I've read a couple of stories today about Democratic senators, including New York's Kirsten Gillibrand and Massachusetts' Elizabeth Warren
, who oppose a compromise student loan interest bill.
For what it's worth, they're right to oppose the bill.
The bipartisan compromise legislation that the White House backs would immediately set interest rates for federally subsidized undergraduate loans at 3.86 percent. That's better than the current 6.8 percent rate that kicked-in on July 1, after Congress failed to extend the previous 3.4 percent interest rate. Still, the 3.86 percent rate is probably higher than it should be. (By comparison, Chase bank offers a standard 60 month auto loan at a 3.14 percent interest rate. I don't think it's a stretch to argue that society's better off when someone goes to college than it is when someone buys a car.)
What troubles me, in part, is that the compromise leaves open the possibility of much higher subsidized student loan interest rates in the future. Interest rates for subsidized loans would be tied to market rates, and for undergrads the rates would be capped at 8.25 percent. It already costs way too much to go to college; that would only add to the price.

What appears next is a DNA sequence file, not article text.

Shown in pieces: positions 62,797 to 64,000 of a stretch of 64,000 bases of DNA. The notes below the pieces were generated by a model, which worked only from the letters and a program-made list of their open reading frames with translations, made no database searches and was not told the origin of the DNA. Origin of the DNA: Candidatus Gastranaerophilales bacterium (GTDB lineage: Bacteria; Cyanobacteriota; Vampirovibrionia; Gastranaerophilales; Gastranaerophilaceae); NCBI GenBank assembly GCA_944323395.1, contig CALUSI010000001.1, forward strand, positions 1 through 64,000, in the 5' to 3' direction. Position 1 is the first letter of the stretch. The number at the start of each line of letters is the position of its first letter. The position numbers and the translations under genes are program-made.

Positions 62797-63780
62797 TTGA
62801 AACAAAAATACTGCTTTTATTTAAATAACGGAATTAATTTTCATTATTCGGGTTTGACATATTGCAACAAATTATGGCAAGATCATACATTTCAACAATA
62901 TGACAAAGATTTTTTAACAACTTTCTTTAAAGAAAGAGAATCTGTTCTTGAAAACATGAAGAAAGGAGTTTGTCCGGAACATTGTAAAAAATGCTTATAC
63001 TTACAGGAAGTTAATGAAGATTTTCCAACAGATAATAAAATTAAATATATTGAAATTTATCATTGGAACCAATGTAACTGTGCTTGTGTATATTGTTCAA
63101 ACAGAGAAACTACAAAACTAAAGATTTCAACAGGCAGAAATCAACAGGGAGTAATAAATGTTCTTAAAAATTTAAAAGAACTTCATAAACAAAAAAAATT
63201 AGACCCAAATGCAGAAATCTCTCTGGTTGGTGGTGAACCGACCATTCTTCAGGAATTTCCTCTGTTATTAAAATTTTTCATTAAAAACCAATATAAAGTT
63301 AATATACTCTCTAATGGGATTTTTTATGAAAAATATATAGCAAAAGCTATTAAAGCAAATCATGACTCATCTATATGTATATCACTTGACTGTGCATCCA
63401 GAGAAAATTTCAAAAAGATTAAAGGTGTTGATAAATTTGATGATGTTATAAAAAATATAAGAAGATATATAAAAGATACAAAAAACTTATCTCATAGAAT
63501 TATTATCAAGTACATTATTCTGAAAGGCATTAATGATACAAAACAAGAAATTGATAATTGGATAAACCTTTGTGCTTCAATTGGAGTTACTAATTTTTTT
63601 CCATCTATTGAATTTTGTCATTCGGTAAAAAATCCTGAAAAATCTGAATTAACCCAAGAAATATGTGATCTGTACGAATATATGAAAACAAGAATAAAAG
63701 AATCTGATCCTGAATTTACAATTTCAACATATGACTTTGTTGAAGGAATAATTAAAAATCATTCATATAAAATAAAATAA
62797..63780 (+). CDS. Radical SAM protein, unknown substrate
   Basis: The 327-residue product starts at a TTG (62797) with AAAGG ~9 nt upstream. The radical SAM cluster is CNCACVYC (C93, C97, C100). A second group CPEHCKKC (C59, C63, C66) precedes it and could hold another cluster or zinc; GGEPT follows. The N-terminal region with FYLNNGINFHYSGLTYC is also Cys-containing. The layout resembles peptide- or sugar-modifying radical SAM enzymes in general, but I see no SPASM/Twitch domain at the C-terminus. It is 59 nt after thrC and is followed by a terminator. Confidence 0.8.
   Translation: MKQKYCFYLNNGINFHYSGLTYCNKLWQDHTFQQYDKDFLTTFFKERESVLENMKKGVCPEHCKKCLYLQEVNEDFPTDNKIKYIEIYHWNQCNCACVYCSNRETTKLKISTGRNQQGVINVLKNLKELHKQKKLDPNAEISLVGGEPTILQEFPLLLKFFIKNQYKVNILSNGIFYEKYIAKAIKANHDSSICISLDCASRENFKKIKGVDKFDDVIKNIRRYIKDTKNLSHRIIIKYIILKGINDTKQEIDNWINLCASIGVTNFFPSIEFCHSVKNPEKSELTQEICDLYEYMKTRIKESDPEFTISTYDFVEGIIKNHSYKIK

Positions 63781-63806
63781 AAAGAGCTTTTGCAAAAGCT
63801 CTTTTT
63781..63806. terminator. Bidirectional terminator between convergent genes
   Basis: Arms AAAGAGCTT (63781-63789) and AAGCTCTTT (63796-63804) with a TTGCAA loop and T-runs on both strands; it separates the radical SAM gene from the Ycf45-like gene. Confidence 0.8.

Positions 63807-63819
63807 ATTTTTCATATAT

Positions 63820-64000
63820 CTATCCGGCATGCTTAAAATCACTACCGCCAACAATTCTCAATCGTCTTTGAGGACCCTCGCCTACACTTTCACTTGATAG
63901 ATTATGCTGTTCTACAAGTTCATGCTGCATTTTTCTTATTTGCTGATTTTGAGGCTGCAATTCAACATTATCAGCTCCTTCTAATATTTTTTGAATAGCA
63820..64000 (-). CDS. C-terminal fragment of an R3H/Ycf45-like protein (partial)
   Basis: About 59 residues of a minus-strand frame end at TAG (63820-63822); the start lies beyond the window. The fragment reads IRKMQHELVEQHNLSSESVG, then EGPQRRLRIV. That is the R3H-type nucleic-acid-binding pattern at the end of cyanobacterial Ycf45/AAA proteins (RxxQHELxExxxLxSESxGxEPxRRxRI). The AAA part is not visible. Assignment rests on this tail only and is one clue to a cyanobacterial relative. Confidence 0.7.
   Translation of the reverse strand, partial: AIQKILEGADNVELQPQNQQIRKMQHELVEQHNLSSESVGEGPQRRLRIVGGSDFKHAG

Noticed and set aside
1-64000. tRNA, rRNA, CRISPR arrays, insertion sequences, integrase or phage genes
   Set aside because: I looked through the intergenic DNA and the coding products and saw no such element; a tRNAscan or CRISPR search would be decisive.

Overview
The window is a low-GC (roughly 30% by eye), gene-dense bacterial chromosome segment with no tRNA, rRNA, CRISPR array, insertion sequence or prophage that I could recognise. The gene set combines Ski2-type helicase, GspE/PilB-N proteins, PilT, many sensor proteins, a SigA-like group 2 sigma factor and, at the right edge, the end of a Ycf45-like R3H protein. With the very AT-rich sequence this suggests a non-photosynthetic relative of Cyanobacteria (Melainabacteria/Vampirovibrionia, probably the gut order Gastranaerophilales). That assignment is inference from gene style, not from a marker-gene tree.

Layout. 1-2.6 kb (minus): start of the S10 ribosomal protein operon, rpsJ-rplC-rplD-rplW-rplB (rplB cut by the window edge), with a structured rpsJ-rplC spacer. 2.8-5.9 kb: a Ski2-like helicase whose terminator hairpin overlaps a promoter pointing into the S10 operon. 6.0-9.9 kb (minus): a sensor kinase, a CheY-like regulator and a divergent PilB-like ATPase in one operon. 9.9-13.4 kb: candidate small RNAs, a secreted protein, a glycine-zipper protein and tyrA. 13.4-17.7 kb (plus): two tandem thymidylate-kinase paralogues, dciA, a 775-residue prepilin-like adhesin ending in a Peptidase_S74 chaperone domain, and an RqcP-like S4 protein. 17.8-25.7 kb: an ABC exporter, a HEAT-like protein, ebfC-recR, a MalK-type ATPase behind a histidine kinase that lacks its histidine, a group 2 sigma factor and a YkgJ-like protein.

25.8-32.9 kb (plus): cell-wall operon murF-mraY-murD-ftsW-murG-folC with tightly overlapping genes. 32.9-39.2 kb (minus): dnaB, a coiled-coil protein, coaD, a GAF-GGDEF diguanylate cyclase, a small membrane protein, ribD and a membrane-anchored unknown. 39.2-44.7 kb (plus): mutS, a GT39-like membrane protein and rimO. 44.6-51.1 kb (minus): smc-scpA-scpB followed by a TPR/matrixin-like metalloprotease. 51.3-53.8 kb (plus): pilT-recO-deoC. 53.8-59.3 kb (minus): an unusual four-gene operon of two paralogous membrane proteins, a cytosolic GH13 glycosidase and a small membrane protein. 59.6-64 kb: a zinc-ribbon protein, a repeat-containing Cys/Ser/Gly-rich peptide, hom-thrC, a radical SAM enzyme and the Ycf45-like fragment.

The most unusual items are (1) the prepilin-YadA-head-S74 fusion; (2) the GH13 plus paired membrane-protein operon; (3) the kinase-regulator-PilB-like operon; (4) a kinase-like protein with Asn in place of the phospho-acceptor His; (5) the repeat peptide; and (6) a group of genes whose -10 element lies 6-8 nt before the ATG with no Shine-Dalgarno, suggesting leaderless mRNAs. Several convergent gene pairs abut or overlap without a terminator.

The proposed rates would be even higher for parents and grad students. The Boston Globe article I linked to earlier says grad students would have a 5.41 percent interest rate, with an ultimate cap of 9.5 percent. Parents would pay a 6.41 percent interest rate with a cap of 10.5 percent.
And these figures only address subsidized loans. Fewer college students have access to these loans than they did in the past, and none of the articles I read offer much in the way of detail about what'll happen with unsubsidized loan rates.
But the articles also failed to address about another important student loan interest rate: loan consolidation rates. I graduated from St. John Fisher College in 2001, and in 2004, I consolidated approximately $16,000 worth of loans -- subsidized and unsubsidized -- at a 3.88 percent interest rate. The ability to consolidate the loans at that rate, though not as low as I liked, helped me even out my payments. And during the early years of my career, where money was tighter, that was a godsend.